“The most amazing aspect of this event is the diversity among participants and attendees affirming that mental health issues know no boundaries,” Prioleau said. “Race, religion, culture, gender, age, socio-economics: are all represented.”
“Our goal is reaching the masses, ending stigma and making our best effort to ensure healthy, safe communities for our loved ones, neighbors and ourselves,” she said. “This is not a ‘them’ issue. It’s ‘us’ — all of us.”
This year, the event is solely funded by the Polk County Community Foundation. It is being organized by Polk Fit, Fresh and Friendly (PF3), a coalition of local agencies that promote health and wellness in Polk County. Prioleau is an at-large board member of PF3, serving as an appointee to the Polk County Mental Health Commission. “I really must thank the Foundation and PF3 for stepping up to make this happen,” she said.
“The Polk County Community Foundation is constantly asking about the needs and wants of our community,” the Foundation’s President and CEO Elizabeth Nager said. “When one of our committees met with all of the counselors at Polk County Schools, we learned more about urgent needs in the area of mental health. As a result of that meeting, the Foundation provides funding for additional resources identified by the school counselors to support their work and looks for other ways to fund mental health solutions in our community. Donors have contributed to the Unrestricted Fund at the Foundation to support the evolving needs and wants of our community such as the Walk/Remembrance event at Harmon Field. We appreciate all the volunteer hours and PF3’s efforts to organize this needed event.”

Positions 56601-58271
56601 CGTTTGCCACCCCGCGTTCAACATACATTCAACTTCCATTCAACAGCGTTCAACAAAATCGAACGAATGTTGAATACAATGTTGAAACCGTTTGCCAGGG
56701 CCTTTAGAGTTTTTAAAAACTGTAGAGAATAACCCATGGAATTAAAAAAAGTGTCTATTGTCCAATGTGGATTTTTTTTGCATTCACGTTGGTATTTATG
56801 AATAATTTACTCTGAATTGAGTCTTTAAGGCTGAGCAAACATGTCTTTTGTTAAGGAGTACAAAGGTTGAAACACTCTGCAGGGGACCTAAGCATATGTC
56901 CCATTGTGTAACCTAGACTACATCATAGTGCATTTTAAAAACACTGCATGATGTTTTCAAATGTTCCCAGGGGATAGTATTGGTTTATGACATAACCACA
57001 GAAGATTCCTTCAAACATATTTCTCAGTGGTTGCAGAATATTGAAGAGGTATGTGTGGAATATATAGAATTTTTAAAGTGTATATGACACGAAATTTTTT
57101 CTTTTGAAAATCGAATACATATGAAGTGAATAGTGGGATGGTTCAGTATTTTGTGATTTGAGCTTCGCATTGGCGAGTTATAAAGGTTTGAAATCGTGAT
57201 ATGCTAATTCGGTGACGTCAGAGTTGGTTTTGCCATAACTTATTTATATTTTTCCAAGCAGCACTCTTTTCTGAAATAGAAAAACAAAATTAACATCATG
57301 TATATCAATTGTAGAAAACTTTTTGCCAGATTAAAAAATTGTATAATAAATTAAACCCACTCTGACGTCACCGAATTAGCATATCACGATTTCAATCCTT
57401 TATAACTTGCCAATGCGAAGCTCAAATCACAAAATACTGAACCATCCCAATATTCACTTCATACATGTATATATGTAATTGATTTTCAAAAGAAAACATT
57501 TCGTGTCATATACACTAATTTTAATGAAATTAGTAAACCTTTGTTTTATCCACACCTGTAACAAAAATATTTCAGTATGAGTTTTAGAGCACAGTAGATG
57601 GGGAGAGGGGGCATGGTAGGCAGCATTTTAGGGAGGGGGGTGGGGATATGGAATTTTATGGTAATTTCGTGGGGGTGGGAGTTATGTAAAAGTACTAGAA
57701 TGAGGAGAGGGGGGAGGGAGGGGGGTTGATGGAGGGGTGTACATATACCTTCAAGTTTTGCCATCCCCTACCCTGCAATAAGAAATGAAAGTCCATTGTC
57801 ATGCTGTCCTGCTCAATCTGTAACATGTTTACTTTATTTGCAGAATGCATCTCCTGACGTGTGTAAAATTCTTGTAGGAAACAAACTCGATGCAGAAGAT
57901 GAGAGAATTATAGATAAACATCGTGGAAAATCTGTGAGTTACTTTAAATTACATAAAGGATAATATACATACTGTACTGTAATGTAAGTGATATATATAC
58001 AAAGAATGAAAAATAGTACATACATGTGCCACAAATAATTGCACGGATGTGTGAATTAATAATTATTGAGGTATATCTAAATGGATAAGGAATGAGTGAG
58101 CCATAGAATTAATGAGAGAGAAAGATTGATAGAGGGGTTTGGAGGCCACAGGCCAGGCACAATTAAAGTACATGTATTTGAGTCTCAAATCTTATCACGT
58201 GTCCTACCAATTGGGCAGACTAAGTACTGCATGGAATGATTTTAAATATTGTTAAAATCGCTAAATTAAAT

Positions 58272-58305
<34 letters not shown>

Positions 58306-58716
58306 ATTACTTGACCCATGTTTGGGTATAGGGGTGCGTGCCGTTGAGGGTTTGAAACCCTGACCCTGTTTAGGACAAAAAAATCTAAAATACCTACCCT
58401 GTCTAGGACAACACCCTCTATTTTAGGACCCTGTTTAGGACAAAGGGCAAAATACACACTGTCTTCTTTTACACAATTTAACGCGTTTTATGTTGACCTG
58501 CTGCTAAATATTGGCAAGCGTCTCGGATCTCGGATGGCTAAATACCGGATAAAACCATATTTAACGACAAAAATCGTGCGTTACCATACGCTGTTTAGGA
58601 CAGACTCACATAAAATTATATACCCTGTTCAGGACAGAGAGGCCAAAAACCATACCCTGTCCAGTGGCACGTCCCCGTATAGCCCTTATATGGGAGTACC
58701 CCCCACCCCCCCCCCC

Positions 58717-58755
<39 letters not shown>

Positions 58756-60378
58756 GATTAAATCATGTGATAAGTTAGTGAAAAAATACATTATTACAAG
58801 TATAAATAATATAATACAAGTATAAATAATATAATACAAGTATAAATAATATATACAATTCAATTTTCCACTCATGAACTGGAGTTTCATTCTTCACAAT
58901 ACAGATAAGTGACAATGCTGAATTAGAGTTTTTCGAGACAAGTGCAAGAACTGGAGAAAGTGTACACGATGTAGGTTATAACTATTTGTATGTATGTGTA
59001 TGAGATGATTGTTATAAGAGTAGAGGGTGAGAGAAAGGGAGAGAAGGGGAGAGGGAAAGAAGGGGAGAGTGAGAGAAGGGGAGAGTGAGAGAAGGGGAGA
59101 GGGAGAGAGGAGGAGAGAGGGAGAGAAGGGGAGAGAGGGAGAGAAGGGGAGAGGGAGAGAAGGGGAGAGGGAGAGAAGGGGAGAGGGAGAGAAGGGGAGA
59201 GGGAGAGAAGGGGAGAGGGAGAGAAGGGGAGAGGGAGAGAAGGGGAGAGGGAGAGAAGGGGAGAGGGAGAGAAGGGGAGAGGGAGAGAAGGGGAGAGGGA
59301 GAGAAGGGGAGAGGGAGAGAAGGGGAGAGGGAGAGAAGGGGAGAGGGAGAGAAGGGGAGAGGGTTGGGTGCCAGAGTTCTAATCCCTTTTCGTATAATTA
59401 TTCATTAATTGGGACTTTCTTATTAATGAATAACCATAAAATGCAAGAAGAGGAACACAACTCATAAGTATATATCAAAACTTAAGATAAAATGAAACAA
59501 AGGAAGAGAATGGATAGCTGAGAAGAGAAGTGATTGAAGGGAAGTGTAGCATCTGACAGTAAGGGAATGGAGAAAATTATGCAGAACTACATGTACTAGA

“PF3 considers mental health to be a major health concern for Polk County,” the agency’s Executive Director Haley Suskauer said. “It is our hope is that bringing the resources of the community together, we can continue to shine a light on this problem. We share in Mary’s passion to openly understand mental health, mental illness, and suicide; and to end fear, judgement, and discrimination. This annual coming-together shows we are not alone. More importantly, it shows that people who have these issues are not alone either. We are here to help.”
Using the 2018 Polk County Community Health Assessment identifies mental health as the #1 priority, Prioleau said. The statistics show 284 people served by an area mental health program; 13.7 percent of Polk adults self reported having greater than seven days of poor mental health in the past month, with 5.2 percent of those not having received care. Polk County had 18 deaths related to unintentional poisoning between 2009 and 2013. In Polk County, 8.1 percent of the adults indicated they are dissatisfied with life.